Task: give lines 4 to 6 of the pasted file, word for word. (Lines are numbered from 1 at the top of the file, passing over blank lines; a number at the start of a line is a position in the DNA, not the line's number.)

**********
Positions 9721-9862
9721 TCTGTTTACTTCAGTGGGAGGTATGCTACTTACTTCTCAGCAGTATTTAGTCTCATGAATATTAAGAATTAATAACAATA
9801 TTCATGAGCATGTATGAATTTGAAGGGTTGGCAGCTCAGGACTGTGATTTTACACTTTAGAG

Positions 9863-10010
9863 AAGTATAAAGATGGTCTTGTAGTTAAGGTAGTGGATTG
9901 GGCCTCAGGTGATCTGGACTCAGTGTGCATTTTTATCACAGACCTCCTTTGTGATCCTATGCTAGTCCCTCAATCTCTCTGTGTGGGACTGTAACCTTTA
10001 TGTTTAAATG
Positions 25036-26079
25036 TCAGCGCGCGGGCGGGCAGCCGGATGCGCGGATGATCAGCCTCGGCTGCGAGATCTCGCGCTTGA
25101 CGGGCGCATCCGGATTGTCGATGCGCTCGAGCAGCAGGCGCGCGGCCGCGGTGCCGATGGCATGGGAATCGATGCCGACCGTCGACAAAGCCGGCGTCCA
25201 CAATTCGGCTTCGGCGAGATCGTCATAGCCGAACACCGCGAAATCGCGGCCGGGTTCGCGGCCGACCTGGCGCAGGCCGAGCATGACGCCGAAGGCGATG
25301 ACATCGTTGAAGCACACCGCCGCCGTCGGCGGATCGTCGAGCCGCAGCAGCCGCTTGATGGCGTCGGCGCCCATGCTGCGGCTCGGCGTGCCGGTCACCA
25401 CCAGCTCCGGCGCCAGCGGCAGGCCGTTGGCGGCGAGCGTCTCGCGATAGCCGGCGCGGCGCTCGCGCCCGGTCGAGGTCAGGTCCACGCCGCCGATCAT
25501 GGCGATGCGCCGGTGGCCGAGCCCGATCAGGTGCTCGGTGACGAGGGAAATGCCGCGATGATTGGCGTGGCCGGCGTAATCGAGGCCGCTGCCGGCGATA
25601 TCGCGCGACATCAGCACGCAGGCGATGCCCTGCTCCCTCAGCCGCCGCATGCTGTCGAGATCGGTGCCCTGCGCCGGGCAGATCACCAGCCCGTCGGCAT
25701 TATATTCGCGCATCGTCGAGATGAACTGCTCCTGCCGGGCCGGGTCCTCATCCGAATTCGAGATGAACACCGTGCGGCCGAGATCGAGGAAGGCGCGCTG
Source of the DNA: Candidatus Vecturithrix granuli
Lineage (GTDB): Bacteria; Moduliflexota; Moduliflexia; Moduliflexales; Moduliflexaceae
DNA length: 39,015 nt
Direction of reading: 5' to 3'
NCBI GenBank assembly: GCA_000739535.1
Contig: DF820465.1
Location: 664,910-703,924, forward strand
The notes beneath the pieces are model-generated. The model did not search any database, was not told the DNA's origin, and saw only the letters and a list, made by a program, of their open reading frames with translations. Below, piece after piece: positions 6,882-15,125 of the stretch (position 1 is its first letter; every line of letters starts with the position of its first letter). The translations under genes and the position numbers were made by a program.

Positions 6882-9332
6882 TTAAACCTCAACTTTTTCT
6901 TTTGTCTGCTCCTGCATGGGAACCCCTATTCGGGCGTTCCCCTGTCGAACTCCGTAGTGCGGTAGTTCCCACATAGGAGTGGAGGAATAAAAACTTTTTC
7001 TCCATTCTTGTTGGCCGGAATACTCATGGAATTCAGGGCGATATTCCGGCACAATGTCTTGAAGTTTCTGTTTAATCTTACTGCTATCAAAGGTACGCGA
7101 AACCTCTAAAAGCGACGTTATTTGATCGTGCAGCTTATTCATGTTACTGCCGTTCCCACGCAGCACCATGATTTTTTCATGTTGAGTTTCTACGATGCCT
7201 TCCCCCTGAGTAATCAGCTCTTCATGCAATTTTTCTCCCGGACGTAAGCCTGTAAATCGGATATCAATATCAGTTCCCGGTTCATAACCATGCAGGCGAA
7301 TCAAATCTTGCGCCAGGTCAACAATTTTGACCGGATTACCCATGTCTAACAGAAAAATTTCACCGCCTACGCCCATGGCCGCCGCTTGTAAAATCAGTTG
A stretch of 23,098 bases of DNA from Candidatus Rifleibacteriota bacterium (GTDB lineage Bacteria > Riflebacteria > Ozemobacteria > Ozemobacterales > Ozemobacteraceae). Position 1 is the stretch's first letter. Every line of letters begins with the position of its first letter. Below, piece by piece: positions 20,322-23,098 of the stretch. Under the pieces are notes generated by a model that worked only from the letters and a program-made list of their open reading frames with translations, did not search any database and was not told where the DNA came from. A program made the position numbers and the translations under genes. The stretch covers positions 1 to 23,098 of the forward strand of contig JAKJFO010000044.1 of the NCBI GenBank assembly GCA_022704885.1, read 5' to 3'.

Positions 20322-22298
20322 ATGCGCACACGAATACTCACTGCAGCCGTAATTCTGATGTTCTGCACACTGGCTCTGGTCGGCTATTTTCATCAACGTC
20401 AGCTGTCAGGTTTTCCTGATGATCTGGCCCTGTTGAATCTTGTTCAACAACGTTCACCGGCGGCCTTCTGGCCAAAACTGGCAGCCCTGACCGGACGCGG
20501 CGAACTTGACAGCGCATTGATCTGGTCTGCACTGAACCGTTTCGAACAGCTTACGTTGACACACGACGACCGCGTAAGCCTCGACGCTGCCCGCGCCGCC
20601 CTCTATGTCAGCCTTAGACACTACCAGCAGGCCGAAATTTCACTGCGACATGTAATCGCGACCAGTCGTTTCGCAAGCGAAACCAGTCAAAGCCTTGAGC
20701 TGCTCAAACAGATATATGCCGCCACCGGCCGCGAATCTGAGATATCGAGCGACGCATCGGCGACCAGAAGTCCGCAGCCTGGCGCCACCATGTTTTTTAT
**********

Positions 9863-10010
9863 AAGTATAAAGATGGTCTTGTAGTTAAGGTAGTGGATTG
9901 GGCCTCAGGTGATCTGGACTCAGTGTGCATTTTTATCACAGACCTCCTTTGTGATCCTATGCTAGTCCCTCAATCTCTCTGTGTGGGACTGTAACCTTTA